Referring now to FIGS. 6-8, vapor concentration sensor 200 is comprised of a sensing element 212 having a layer or coating 262 of a material that interacts with, or is reactive with, the decontaminate used in system 10, such that mechanical motion or movement of sensor 200 is converted into an electrical signal and transmitted to system controller 98.

Element 212 may be a moving or suspended component, but in a preferred embodiment, element 212 is a piezoelectric device, and more preferably, is a quartz crystal. Other piezoelectric materials, such as by way of example and not limitation, Rochelle salt, barium titanate, tourmaline, polyvinylidene fluoride and crystals that lack a center of symmetry are also contemplated. In the embodiment shown, element 212 is a flat, circular quartz disk having a first planar, major surface 214 and a second planar, major surface 216. An electrode 222 is disposed on the first major surface 214 and an electrode 232 is disposed optionally on the second major surface 216.

Electrode 222 includes a main body portion 222 a that is centrally disposed on first major surface 214 and a leg portion 222 b that extends in a first direction to the edge of element 212. Similarly, electrode 232 includes a main body portion 232 a that is centrally disposed on second major planar surface 216, and a leg portion 232 b that extends in a direction opposite to the first direction of leg portion 222 b, wherein leg portion 232 b extends to the edge of element 212. Main body portions 222 a, 232 a of electrodes 222, 232 are disposed respectively on first and second major surfaces 214, 216 to be aligned with each other on opposite sides of element 212. Leg portions 222 b, 232 b extend in opposite directions from central body portions 222 a, 232 a, as best seen in the drawings. Electrodes 222, 232 are deposited onto first and second planar surfaces 214, 216. Electrodes 222, 232 may be formed of any electrically conductive material, but are preferably formed of copper, silver or gold. Electrical leads 242, 244 are attached to leg portions 222 b, 232 b of electrodes 222, 232. Leads 242, 244 are soldered, brazed or welded to electrodes 222, 232 to be in electrical contact therewith.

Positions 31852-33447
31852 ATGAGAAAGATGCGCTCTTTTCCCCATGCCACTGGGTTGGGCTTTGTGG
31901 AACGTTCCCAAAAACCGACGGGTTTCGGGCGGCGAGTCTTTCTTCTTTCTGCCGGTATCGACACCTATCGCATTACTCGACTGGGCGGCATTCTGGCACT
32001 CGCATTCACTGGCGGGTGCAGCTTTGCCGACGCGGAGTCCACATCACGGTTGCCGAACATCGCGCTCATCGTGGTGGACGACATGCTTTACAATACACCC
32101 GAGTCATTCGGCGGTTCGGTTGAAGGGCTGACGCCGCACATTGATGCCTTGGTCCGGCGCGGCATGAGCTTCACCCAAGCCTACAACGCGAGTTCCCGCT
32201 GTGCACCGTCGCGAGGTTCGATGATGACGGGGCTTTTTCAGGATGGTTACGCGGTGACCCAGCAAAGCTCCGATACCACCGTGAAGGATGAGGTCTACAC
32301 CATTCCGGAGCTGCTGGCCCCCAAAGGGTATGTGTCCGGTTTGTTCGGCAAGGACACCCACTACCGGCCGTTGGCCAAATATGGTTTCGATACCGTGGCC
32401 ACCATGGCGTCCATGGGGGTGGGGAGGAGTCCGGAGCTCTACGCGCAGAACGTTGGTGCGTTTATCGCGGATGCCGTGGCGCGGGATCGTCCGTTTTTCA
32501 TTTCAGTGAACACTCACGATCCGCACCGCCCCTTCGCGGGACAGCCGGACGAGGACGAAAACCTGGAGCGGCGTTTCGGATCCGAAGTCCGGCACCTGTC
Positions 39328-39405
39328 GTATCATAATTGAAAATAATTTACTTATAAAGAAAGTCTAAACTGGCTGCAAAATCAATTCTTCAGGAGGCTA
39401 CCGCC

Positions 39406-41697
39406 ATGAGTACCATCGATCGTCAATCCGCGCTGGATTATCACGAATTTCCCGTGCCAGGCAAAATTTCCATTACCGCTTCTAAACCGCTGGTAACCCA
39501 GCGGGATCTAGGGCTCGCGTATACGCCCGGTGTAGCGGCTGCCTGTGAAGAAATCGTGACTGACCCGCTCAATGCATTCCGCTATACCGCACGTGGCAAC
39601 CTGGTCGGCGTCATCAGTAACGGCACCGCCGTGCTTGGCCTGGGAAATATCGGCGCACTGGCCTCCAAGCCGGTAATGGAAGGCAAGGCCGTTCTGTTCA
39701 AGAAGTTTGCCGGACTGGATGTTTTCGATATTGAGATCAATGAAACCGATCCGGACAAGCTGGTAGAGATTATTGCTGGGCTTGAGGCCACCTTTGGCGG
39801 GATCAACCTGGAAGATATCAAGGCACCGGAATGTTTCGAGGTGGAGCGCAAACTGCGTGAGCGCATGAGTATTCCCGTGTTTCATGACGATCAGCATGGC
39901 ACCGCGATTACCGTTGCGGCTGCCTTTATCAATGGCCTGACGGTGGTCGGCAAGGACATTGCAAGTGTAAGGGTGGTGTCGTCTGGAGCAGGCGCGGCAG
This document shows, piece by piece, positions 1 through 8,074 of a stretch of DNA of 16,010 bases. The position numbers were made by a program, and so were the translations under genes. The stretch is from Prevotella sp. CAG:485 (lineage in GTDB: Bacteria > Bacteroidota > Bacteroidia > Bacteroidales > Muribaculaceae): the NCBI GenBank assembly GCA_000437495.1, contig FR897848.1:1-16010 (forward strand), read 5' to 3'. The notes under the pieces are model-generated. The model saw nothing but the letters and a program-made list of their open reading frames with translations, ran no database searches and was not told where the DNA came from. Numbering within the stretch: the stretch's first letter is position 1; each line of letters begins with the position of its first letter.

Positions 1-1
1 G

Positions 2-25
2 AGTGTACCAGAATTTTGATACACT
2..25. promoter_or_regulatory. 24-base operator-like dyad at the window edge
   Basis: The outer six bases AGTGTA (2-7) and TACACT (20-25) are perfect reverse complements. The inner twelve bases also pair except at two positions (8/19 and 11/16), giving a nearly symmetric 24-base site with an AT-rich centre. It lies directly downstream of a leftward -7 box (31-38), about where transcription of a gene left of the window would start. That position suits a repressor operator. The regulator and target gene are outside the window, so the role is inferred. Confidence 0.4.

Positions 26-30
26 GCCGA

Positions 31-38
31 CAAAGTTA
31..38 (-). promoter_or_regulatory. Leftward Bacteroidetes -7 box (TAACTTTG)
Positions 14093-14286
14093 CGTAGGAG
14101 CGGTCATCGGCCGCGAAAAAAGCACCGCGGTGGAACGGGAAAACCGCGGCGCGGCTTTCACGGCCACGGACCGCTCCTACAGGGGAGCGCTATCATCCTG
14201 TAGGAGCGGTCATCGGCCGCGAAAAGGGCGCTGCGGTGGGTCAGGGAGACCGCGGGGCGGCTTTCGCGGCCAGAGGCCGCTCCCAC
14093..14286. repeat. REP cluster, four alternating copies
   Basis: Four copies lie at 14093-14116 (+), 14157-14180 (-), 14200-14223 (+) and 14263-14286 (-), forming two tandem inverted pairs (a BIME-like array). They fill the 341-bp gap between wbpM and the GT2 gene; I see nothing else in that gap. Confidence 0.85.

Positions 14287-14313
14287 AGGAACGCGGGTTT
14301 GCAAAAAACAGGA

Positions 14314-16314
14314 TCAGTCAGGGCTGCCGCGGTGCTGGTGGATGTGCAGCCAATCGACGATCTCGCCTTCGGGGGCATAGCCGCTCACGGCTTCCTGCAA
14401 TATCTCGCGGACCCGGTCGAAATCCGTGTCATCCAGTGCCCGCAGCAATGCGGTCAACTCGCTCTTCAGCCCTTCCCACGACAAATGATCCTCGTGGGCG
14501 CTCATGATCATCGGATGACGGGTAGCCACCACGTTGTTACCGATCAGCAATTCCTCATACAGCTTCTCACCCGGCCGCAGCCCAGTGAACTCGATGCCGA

At least one of the two major surfaces 214, 216 of element 212 is coated with a layer 262 of a material that interacts, or is reactive with, the decontaminate to be used within system 10. In the embodiment shown, layer 262 is on major surface 214. In the embodiment shown, layer 262 is defined by two arcuate or crescent-shaped layer areas 262 a, 262 b of material applied to first major surface 214 of element 212. Arcuate layer areas 262 a, 262 b are disposed on first major surface 214 such that electrode 222 is disposed therebetween. The material forming layer areas 262 a, 262 b are preferably fixedly attached to surface 214 of element 212. The mass of the material on element 212 is dependent upon the desired performance characteristics of vapor concentration sensor 200. As indicated above, the material forming layer areas 262 a, 262 b is preferably one that interacts or reacts with the decontaminate used within system 10.